Cheating in AP and IB


By Sierra Gutierrez and Anayis Francis

“…When students are stressed, they’re more likely to cheat… but we’re always stressed.”

– anonymous IB student.

It’s no secret that cheating runs rampant in the Quartz Hill honor’s program. Students from Honor’s classes to even AP and IB, which are supposedly filled with some of the school’s brightest students, have made a habit of sharing papers, texting answers, and otherwise swindling their way out of a failing grade. What many are unaware of, however, is just how extensive this cheating epidemic is.

“I’m sure all students cheat at some point,” says AP teacher Mrs.Gibbs, “on tests, classwork, and homework…they do it so often they don’t even realize it’s cheating.” In her opinion, Googling answers and taking pictures of homework is in the same spirit as cheating on a test. “I think that students cheat… because they feel they have no choice. The higher levels cheat more often because they need that ‘A.’ They’re overwhelmed.”

Mrs. Degroff had similar things to say about her IB English class. “Over the past five years, cheating has grown exponentially,” she said. “Students today face enormous pressure from home, and from themselves… Some can handle the pressure, and some can’t. They have to be willing to judge themselves.”  

Most of the time, students do not appear to be cheating out of sheer laziness or disinterest. Rather, the workload of their higher-level classes pushes them to achieve high grades at any cost.

For example, in some classes students work together to keep each other’s grades up through what might be considered “cheating networks.”

While for AP students, this generally means passing along work from one period to the next, the IB class, which is much smaller and more isolated, tends to have a little more coordination in their efforts.

“I don’t know about AP, but the IB class definitely works as a unit,” said a Quartz Hill junior, “We would never rat each other out. For harder classes, we always support each other as much as we can.”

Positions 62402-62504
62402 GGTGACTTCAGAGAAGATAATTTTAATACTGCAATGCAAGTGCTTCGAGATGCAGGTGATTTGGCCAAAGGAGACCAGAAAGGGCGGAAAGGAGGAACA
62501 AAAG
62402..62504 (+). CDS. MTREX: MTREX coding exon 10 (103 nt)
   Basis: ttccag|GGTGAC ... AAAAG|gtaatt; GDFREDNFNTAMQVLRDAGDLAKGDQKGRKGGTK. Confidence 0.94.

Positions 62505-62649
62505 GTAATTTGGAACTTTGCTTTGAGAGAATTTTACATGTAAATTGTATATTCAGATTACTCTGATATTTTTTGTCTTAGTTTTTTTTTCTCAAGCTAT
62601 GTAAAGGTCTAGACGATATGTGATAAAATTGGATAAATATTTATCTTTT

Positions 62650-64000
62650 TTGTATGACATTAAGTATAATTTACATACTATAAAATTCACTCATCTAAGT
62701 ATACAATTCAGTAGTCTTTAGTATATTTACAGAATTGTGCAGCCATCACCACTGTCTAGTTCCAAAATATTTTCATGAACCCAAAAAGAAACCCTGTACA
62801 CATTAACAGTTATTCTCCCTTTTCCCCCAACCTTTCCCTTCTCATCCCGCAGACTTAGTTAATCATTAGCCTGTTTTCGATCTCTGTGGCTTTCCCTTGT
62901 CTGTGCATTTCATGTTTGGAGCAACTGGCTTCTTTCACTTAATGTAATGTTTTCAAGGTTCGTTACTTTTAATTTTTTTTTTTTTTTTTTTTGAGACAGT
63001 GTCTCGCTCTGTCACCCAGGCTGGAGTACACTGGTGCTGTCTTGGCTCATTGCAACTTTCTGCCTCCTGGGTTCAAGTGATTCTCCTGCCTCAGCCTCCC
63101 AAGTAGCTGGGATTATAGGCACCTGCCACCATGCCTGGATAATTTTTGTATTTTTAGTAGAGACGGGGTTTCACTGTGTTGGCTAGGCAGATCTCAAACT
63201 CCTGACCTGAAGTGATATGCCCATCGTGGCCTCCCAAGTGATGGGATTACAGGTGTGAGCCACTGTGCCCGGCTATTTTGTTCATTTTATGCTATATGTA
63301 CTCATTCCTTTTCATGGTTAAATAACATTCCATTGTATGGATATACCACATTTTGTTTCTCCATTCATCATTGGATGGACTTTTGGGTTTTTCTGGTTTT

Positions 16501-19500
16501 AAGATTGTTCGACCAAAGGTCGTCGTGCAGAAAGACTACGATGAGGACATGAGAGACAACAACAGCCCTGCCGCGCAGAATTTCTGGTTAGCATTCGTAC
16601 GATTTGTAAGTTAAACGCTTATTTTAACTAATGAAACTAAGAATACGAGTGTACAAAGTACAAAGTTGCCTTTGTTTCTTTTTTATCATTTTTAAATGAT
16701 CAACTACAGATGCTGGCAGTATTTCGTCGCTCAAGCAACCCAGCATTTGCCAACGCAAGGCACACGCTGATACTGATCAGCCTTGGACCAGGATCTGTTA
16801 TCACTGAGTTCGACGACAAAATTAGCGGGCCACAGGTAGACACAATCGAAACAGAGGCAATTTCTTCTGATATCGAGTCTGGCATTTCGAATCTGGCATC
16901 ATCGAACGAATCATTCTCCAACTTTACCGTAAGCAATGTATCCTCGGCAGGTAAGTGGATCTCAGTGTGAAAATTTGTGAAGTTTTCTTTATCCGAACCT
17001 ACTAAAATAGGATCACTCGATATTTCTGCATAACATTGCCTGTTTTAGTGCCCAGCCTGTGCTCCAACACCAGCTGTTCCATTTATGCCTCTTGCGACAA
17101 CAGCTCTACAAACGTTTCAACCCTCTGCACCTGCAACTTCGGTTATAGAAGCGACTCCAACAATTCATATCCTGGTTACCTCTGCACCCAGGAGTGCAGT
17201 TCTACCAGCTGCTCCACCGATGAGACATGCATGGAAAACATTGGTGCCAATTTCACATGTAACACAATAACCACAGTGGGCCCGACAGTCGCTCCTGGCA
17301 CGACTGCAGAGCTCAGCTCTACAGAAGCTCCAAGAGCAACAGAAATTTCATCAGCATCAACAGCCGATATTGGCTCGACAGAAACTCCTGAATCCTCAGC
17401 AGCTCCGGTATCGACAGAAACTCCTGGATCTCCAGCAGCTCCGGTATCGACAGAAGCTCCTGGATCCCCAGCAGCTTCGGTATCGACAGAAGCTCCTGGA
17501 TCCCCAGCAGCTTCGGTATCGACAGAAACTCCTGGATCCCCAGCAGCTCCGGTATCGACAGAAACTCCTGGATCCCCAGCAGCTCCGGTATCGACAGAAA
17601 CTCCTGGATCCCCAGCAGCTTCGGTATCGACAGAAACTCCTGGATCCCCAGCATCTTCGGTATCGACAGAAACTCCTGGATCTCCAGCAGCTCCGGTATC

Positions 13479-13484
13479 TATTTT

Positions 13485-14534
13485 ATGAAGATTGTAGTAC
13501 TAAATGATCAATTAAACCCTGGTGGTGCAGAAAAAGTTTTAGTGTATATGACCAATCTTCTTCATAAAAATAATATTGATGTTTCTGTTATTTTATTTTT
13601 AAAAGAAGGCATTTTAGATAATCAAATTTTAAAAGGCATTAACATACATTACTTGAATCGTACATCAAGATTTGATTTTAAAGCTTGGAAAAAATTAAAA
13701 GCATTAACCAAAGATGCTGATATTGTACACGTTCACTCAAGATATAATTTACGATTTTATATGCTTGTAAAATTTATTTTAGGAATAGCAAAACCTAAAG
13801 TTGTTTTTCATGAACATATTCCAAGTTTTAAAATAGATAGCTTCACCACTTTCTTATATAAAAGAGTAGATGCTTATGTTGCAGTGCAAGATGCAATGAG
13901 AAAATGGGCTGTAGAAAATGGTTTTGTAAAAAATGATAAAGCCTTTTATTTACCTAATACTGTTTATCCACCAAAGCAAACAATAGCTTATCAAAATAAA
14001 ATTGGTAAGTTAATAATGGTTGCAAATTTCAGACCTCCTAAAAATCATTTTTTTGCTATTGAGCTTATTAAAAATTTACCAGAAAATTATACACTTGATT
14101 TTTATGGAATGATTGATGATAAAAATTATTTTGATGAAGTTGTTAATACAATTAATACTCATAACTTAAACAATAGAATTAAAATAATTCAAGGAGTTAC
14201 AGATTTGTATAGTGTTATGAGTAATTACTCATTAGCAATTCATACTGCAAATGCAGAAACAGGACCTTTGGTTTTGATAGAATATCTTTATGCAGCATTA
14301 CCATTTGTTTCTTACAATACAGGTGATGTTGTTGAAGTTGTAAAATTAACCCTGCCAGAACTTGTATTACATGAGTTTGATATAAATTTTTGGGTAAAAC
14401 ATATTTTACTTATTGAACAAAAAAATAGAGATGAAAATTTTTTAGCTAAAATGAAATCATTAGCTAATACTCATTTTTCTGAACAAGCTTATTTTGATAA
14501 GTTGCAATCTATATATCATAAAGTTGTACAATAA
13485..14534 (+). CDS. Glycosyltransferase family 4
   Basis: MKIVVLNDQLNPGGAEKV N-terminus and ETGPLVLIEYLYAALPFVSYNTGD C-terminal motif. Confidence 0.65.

When asked for justification for these actions, the same student replied, “We all need to get that ‘A’ somehow. It feels like when one goes down, we all go down. I feel guilty about it sometimes, but in IB… you have to do what you have to do.”

But what about when it’s not a group effort? One AP student says that she would never cheat on a test, but “sharing homework is only borderline cheating.” She explained, “Sometimes people need some help, and if they aren’t being annoying, there really isn’t a reason not to give them a hand.”

Although she is totally against cheating on big exams, she also admits that she usually doesn’t tell a teacher if she sees someone cheating on a test. “As long as it isn’t affecting me, I’m not going to ruin their life or anything.”

For many, the act of cheating is much more personal. “If some random person from my class asked to copy my work, I would definitely say no,” said a freshman honor’s student, who claims to have never cheated. “If my friend asked though… I would probably say yes. When I talk to her, I can tell if she’s really busy or stressed out. Sometimes, when she needs a break, I just feel like I want to help her out. It’s still wrong, but I’m willing to bend a little for my friend.”

Although cheating is technically always the wrong move, it seems the student body has judged the occasional homework sharing as innocent enough. When cheating becomes a necessary crutch, though, it may be time to seriously consider shedding your workload and perhaps moving down to classes that are easier to manage. Your permanent record and your mental health will thank you.